In my family, we have a more balanced approach/outlook. Mama made sure that my brothers and I could cook, wash our clothes, and more. She basically prepared us for a life of independence. Before marriage, Mama worked at SM, one of the most prominent malls in the Philippines. She also took up a degree in psychology at Ateneo de Manila. Considering her qualifications, Mama could have chosen to be “progressive” and help Papa with the finances. Instead, she decided to utilize her gifts at home for the sake of her children and heavenly calling. No man forced Mama to do so. Thus, one cannot question her agency as a woman. Also, now that she and Papa have an empty nest, Mama spends much of her time at church teaching her fellow women. Basically, despite her profession as a homemaker, she isn’t necessarily domesticated.
Boys Are Not Very Sensitive (✓)
Guys might not have hearts of stone. Nonetheless, we do need to improve our sensitivity to other people’s feelings. Although I’m very attuned to my emotions as an introvert (I can’t control my tear ducts when I feel so angry or indignant), I’ve had my fair share of conflicts with women. For example, I had a major disagreement with my female classmates in college. The funny thing is that it was initially one-sided; they were mad at me without my knowledge.
One day, they started to subtly ostracize me. They gave monosyllabic replies to my attempts at conversation and became quiet whenever I was around. I was perturbed, but I did my best to shrug it off. Eventually, one of my classmates approached me and asked me to come with her to a secluded area at school. Lo and behold, the rest of my female friends were waiting for me. They confronted me as a group, enumerating offenses that I hadn’t even known about. One strike was my joke about a bald female character, and another was my nonchalance toward our term paper. Naturally, I was upset that they had the nerve to gang up on me. However, once my frustration subsided, I understood their standpoint and managed to apologize. Sometimes, it’s difficult to determine the source of a girl’s anger: you or her period.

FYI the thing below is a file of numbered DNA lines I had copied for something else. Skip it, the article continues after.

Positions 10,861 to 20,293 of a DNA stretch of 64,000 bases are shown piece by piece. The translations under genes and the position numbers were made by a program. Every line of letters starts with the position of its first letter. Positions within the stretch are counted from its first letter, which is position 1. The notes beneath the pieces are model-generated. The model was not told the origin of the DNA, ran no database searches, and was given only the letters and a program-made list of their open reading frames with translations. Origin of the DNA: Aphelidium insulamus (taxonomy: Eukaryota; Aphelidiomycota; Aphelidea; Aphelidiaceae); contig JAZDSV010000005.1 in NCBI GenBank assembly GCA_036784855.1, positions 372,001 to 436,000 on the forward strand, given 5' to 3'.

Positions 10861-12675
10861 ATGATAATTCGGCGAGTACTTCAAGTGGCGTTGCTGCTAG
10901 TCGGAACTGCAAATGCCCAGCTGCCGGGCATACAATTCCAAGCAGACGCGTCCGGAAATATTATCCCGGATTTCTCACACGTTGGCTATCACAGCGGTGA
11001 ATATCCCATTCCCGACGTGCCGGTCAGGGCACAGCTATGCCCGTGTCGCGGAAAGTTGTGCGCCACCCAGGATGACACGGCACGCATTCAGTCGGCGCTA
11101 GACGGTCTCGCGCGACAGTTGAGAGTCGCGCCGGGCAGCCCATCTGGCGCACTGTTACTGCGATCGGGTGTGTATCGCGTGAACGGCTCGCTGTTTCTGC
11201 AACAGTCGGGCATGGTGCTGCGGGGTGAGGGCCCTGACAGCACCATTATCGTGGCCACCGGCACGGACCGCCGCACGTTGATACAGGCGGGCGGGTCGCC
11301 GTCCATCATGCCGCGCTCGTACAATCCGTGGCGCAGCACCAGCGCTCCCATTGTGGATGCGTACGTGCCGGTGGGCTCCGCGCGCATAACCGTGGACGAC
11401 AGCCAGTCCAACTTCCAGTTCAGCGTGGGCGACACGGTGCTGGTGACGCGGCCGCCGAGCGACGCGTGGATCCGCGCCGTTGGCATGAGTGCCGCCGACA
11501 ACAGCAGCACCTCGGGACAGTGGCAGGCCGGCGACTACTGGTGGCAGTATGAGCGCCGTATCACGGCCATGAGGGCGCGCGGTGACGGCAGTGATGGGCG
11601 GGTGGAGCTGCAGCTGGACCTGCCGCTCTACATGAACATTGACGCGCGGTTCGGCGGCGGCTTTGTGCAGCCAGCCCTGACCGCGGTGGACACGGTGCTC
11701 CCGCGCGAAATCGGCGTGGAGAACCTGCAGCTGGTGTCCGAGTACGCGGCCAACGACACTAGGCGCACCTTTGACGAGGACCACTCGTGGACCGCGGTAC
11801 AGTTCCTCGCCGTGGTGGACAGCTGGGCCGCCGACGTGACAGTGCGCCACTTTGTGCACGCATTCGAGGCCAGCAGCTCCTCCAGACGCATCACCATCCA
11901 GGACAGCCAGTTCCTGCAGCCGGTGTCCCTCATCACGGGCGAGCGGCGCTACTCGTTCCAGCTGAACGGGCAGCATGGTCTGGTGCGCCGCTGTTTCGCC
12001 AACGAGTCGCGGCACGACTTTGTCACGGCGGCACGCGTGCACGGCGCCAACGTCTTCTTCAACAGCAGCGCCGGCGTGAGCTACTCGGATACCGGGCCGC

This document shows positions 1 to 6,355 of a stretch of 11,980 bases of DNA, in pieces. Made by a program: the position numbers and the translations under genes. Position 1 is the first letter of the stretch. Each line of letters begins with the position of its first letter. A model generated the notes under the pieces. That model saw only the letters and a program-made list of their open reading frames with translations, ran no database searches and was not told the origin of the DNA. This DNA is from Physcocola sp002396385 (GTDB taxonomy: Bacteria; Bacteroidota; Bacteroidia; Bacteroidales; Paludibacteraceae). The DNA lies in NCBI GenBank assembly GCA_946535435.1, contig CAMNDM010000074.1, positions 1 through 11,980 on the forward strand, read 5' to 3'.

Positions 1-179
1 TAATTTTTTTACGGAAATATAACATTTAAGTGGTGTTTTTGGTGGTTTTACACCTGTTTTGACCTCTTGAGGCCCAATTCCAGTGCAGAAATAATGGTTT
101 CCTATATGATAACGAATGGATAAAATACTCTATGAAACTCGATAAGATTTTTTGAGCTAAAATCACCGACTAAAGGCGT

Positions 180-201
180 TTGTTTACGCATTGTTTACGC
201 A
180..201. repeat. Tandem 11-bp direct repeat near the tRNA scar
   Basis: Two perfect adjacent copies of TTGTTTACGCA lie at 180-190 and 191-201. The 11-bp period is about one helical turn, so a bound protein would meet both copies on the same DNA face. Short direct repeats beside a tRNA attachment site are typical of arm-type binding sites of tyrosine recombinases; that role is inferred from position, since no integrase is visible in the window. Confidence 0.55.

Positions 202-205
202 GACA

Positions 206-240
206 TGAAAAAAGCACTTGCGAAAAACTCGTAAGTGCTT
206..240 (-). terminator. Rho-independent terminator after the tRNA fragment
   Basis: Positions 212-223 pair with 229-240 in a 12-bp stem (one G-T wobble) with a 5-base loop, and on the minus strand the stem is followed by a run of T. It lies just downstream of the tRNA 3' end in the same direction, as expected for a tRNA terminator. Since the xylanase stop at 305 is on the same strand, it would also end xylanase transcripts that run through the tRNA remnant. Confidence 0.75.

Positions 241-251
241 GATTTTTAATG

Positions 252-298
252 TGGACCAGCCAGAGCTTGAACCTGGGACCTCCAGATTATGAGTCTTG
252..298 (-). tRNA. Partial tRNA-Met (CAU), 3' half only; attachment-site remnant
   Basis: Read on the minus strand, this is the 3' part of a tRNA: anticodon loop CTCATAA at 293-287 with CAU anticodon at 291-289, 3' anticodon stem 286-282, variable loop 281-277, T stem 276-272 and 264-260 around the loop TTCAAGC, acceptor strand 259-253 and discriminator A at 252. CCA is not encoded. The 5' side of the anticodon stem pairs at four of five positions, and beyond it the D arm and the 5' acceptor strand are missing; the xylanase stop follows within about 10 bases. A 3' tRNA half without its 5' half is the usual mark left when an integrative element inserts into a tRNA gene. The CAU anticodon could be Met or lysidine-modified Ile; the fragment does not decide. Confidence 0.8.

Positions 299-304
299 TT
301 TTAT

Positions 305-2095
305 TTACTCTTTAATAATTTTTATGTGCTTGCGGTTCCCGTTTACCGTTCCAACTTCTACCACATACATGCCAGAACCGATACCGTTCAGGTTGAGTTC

Boys Are Not Talkative (X)
Many people have called me a very quiet person. That’s true to a certain degree. I dislike noisy places because they make reading a very difficult experience. Moreover, constant small talk bores me. Still, my family and close friends know that I have so much to say about books, Korean dramas, video games, and other topics related to fandoms. Come to think of it, this post, which has more than 1,000 words, is an antithesis to my reputation as a quiet dude. If anything, I’m selectively quiet. That’s okay because there is a season for everything.
This might surprise you, but I often received 20-minute detentions in high school for talking without permission. Seated between two girls, the temptation to “gently bully” them was almost irresistible. We would spank each other with our tiny flags and ask questions that were irrelevant to our studies. In retrospect, those detentions are probably responsible for my current demeanor. Blame it all on negative reinforcement.
In the end, regardless of their level of accuracy, gender stereotypes are beneficial in that we can use them to explain or predict different phenomena. They help us make sense of a world where everything is in a gradual decline into disorder. Nevertheless, these traditional assumptions are usually sweeping generalizations that encourage people to judge each other unfairly. Assumptions about boys and girls in the past might not be applicable today. Each of us is unique, so we should mold our identities according to higher standards. By transcending gender stereotypes, we can be the best version of ourselves.